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Team 3: Henry Moore – Wax Resist

Last half-term, we focused on the artist Henry Moore to link to our WW2 theme. In 1941, Henry Moore became an Official War Artist during WWII. This happened after showing his shelter drawings to his friend and chairman of the War Artists’ Advisory Committee, Kenneth Clark. Out of sympathy for the shelterers, Moore did not make any direct sketches underground, instead taking descriptive notes on the back of an envelope before returning to his studio to draw from memory.

The children watched videos and looked at books about Henry Moore’s life. They learnt key information about his life and added this to their sketch books:

  • He was a sculptor from Yorkshire.

  • He grew up in a simple house with 7 brothers and sisters.

  • He trained to be a teacher before becoming a sculptor.

  • He had to leave his training to fight in WWI (but came home to recover from a gas attack).

  • He came back to study art and was inspired by things all over the world.

  • He became an official war artist in 1941, during WWII.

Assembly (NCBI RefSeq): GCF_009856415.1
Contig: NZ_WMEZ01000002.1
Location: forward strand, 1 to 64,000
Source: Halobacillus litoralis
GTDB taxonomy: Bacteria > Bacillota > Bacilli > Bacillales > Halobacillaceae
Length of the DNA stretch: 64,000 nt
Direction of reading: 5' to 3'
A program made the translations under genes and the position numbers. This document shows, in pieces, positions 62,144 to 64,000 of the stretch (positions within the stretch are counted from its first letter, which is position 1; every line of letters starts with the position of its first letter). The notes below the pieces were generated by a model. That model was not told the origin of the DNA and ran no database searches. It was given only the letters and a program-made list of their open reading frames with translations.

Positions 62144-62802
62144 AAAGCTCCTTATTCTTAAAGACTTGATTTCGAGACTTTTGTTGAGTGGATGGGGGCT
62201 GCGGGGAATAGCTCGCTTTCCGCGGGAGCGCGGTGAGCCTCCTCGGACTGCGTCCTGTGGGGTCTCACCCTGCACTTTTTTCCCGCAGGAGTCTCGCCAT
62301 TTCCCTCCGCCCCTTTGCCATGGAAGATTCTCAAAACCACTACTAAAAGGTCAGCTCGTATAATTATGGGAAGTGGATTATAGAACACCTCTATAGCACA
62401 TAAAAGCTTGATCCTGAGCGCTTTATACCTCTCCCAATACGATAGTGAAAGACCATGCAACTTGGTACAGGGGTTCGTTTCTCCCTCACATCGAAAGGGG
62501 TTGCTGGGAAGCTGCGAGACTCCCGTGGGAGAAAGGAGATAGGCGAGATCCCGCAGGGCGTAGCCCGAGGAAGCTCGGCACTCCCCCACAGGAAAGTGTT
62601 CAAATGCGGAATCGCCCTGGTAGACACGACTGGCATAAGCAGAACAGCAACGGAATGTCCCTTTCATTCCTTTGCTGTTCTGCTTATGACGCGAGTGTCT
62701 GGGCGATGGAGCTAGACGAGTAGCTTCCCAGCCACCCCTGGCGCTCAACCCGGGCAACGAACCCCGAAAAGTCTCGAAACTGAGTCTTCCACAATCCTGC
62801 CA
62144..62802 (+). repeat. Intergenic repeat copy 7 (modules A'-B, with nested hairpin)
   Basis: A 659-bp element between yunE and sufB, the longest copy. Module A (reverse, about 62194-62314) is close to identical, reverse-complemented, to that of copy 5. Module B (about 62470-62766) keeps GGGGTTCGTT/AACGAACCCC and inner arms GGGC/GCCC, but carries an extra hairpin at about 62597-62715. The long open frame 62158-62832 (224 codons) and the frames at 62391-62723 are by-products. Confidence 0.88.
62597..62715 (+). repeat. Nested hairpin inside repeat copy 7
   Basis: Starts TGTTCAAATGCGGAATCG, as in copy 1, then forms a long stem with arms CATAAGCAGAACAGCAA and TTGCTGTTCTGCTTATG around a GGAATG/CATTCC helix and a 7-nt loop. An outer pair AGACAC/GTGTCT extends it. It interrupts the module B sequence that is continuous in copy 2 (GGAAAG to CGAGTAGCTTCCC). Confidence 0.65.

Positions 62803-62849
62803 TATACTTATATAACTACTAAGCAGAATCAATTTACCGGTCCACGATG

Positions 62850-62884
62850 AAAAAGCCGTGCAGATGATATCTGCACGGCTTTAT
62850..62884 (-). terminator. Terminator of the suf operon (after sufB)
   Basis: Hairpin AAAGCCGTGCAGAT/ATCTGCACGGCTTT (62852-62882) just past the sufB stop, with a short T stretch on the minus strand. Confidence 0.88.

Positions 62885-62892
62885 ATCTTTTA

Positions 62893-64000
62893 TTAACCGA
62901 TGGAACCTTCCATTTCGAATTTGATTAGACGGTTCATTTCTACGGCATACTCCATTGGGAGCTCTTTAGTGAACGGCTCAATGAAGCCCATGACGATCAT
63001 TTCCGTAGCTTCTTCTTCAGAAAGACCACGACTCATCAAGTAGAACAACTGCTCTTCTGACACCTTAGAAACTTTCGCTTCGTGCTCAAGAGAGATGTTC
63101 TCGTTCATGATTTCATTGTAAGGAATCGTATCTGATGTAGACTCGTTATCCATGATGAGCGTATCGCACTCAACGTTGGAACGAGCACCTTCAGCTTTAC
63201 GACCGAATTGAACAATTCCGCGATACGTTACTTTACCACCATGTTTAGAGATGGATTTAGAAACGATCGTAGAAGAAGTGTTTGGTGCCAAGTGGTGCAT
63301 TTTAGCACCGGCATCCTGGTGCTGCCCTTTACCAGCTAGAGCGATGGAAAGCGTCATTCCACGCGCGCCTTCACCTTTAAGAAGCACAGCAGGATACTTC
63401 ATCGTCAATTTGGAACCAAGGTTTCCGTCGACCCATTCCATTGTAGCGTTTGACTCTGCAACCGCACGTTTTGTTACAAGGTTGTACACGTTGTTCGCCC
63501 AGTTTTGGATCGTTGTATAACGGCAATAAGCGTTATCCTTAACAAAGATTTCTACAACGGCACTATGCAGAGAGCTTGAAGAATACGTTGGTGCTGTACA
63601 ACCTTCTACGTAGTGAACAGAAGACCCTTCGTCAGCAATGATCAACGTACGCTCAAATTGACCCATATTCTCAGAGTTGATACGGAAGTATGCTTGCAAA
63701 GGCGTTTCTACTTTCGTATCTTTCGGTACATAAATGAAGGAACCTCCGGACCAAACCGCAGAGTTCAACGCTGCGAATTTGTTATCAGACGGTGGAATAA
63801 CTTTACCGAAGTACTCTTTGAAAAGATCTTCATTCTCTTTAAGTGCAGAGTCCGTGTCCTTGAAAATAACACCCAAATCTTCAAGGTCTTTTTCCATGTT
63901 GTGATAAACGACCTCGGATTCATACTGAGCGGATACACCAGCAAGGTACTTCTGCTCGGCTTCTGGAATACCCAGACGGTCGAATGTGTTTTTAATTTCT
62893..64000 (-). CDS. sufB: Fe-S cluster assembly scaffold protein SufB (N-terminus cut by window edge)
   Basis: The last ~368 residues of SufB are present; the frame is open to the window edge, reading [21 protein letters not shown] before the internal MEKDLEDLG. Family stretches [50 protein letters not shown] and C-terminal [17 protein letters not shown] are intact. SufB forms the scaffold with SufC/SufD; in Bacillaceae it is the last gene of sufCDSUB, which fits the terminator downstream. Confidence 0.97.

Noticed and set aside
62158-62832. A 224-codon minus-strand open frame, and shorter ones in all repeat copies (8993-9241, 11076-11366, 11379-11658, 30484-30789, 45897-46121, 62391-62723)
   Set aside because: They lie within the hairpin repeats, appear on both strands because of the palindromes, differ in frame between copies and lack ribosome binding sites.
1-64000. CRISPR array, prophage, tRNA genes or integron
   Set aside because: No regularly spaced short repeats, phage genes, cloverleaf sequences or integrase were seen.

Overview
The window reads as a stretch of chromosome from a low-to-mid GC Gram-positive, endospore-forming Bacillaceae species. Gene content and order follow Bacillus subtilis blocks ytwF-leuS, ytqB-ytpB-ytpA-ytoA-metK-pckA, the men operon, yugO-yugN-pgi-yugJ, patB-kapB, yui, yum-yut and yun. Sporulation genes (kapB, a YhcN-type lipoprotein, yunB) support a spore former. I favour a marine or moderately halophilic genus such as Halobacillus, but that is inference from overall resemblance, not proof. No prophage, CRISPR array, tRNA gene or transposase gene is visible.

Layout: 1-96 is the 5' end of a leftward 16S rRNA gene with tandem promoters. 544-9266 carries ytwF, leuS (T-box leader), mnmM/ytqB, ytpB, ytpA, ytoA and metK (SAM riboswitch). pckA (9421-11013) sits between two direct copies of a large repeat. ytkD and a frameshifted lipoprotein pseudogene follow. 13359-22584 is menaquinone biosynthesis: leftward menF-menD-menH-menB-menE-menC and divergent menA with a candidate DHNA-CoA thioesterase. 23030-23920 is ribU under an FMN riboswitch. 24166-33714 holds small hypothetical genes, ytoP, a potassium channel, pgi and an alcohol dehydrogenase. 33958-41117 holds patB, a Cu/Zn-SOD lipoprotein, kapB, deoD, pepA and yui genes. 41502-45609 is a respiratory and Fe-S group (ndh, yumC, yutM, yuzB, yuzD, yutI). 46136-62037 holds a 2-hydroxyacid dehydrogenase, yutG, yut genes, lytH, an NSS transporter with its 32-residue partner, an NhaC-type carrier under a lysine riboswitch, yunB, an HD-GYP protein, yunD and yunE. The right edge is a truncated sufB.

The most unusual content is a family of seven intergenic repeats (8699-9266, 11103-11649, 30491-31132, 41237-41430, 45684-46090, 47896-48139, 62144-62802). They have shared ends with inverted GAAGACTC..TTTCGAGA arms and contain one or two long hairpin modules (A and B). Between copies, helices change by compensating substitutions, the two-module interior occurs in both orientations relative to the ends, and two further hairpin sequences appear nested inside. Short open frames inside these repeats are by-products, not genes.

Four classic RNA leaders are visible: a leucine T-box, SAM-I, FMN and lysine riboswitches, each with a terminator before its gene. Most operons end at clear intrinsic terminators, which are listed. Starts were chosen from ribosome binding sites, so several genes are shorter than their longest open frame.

• When his home was damaged during WWII, he moved away with his family and stayed there until he died.

  • He was passionate about education and set up a foundation to help everyone access art and sculpting which is still running today.

The children looked at many examples of his work, including his sculptures and answered the following questions in their books:

  • What do you like/dislike about his work?

  • How does his art make you feel?

  • How do you think Henry Moore created his different art pieces?

  • What techniques and materials has he used?

  • Does his art have a purpose or message?

  • What questions would you ask him if you had the chance?

Here are some of the children's sketchbooks...

The children then recreated some of his work using a range of different materials (oil pastels, watercolour, collage, charcoal and sketch pencils) before experimenting with his wax resist technique.

Once the children were confident with wax resist, they then created their own final pieces of war art, in the style of Henry Moore. Here are some of their amazing pieces!


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